The Irishman: badfellas
07 November, 2019 — By Dan Carrier
Joe Pesci and Robert De Niro in The Irishman
Directed by Martin Scorsese
BOSS Jimmy Hoffa was a major player in American politics, with tentacles that reached across workplaces and from east to west. His was an empire that fought for its members – but also abused the power wielded to feather Hoffa and his friends’ nests. His reign came to a violent end in the mid-70s, when he was murdered by a mystery gunman.
This is at the centre of Martin Scorsese’s return to the mobster stomping grounds that have made his career.
It is the late 1940s and truck driver Frank Sheeran (Robert De Niro) has pulled up to fix something under his bonnet. Seemingly Good Samaritan Russell Bufalino (Joe Pesci) comes to help. This by-chance meeting will radically change Sheeran’s, and many others’, lives. Bufalino was a key player in the Mafia, and saw something in Frank he felt he could use.
Though Irish, Frank becomes very useful for the Italian mob – not least because of his willingness to commit violent crime and his sense of loyalty to those who pay him to get his hands bloody.
We follow his ascent in Mafioso circles, the effect it has on his family, the wise guys he befriends – and then how he became a close confidant of Hoffa (Al Pacino).
De Niro, Pacino and Pesci are a trio of cinematic godfathers, and it’s glorious to see them together – even if their shtick has been well rehearsed in other Scorsese films. To allow the story to span decades, the director uses CGI to offer youth and you’ll be distracted enough by the dialogue and plot not to notice the lack of grey hair, or ironed out wrinkles as they spit lines at each other.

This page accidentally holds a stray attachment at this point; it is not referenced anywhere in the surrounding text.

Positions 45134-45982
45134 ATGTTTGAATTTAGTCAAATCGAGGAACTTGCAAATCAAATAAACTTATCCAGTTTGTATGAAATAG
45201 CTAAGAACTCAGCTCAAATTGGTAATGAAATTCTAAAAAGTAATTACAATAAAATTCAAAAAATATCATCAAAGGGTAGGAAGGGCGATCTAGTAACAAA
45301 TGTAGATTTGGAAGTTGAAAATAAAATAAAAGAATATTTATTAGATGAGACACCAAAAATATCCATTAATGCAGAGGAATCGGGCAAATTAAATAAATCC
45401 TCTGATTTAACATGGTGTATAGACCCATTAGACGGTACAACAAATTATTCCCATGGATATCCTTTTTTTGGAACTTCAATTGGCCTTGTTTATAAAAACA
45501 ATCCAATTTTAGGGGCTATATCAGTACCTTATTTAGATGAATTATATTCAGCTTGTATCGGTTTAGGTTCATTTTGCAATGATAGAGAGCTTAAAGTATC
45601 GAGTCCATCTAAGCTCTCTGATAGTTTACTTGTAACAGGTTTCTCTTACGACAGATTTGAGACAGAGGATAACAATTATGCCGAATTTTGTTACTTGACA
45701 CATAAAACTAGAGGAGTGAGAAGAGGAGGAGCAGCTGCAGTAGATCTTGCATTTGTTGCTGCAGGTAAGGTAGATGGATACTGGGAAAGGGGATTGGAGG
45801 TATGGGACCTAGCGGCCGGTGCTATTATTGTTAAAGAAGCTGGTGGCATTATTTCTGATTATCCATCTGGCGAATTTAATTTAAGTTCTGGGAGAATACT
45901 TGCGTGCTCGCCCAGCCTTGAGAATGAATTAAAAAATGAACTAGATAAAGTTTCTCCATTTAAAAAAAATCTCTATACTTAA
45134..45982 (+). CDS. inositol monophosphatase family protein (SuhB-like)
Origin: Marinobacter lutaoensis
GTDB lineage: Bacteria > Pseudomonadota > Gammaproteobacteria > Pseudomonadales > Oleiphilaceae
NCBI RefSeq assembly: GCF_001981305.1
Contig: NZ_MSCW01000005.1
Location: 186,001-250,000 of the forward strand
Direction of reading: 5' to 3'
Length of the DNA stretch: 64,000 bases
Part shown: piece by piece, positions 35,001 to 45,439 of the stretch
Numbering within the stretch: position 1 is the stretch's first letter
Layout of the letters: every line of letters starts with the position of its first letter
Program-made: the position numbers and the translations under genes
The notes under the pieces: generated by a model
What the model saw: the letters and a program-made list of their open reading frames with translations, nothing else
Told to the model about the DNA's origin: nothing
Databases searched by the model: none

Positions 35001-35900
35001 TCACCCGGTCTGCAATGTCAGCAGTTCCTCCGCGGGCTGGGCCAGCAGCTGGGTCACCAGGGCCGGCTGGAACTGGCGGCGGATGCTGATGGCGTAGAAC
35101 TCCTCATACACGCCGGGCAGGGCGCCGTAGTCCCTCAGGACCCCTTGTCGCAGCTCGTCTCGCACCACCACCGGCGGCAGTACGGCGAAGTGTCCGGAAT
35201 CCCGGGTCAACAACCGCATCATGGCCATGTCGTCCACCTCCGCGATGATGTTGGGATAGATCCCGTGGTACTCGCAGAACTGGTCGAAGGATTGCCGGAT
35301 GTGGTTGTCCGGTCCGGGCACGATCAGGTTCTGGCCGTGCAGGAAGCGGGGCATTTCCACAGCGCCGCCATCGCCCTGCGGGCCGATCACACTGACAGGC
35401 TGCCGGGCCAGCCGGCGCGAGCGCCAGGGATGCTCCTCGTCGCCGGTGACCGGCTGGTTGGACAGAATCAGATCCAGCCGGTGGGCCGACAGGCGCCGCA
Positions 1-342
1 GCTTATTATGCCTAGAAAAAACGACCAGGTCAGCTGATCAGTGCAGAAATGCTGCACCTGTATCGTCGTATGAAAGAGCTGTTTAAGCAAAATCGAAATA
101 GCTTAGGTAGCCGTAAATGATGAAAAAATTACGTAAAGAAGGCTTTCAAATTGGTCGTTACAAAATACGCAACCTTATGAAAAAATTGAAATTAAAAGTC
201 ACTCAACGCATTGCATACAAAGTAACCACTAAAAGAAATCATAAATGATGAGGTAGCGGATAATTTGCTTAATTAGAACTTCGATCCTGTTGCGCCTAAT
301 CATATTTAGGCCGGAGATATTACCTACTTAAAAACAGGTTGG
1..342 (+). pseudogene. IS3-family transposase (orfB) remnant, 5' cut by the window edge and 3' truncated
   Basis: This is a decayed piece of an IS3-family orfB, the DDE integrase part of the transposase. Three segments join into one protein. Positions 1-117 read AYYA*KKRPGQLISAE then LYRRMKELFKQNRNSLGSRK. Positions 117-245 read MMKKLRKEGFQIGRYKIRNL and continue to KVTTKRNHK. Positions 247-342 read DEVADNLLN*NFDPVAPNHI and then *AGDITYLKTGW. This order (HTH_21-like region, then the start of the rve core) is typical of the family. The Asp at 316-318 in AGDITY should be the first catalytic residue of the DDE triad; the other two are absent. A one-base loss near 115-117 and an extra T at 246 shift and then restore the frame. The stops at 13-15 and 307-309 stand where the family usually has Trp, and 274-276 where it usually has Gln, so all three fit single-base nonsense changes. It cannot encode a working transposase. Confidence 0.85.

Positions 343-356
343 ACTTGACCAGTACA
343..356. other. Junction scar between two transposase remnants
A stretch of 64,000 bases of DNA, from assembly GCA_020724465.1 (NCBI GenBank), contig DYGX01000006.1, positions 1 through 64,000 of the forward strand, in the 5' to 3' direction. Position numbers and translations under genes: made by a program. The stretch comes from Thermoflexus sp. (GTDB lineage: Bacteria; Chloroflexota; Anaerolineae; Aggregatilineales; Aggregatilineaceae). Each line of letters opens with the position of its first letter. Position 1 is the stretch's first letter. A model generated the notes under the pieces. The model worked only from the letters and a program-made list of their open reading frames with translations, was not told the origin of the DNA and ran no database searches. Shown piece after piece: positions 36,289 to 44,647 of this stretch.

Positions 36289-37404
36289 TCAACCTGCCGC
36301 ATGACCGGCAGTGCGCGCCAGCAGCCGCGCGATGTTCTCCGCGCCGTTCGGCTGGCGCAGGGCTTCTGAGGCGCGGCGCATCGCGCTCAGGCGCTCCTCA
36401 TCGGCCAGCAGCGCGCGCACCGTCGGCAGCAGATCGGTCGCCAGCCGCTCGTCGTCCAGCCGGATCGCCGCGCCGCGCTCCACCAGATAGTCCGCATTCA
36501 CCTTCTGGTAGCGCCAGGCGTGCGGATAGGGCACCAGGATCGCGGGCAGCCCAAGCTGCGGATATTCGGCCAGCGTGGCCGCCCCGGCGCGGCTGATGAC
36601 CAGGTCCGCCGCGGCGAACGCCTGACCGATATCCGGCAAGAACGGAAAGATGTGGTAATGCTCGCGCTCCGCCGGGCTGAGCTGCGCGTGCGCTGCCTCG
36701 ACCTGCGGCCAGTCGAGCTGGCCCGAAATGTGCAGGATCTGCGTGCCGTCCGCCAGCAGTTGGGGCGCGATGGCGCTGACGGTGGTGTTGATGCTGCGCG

Lasting longer than three hours, you might expect parts to drag. But the historic scene-setting means the length is right.
Scorsese has always drawn on the language of the Italian American diaspora, of New York wise crackers, and that’s another reason each scene feels so satisfying: just as he did on Goodfellas (remember the skit about how to make the perfect ragu while doing a huge drug deal?) Scorsese has his characters to and fro over minor conversational details while much bigger events take place.
As well as the pitch-perfect design – if you’re a fan of cars with tail fins, bowling shirts, cool glasses and American diners, you’ll drool throughout – the film walks us through elements of American social history. It ranges from GI war crimes to the rise of the Kennedys, and the
Cuban revolution. Such tricks are used to suggest all you see actually happened.
The film is based on I Heard You Paint Houses, Sheeran’s 2004 co-written memoir in which he said he killed Hoffa, a confession that was later firmed up by other evidence. Perhaps it was a way of Sheeran, a Catholic, to find solace, an issue at the heart of the film.
Do gangsters feel a sense of remorse as they slip slowly into the dying light? Scorsese is ambiguous. Frank mourns the loss of a relationship with his children, but it is left open whether the deaths at his hand really haunted him because of a surge of late-life empathy or whether he is hedging his bets as he wonders if he might be about to meet his maker.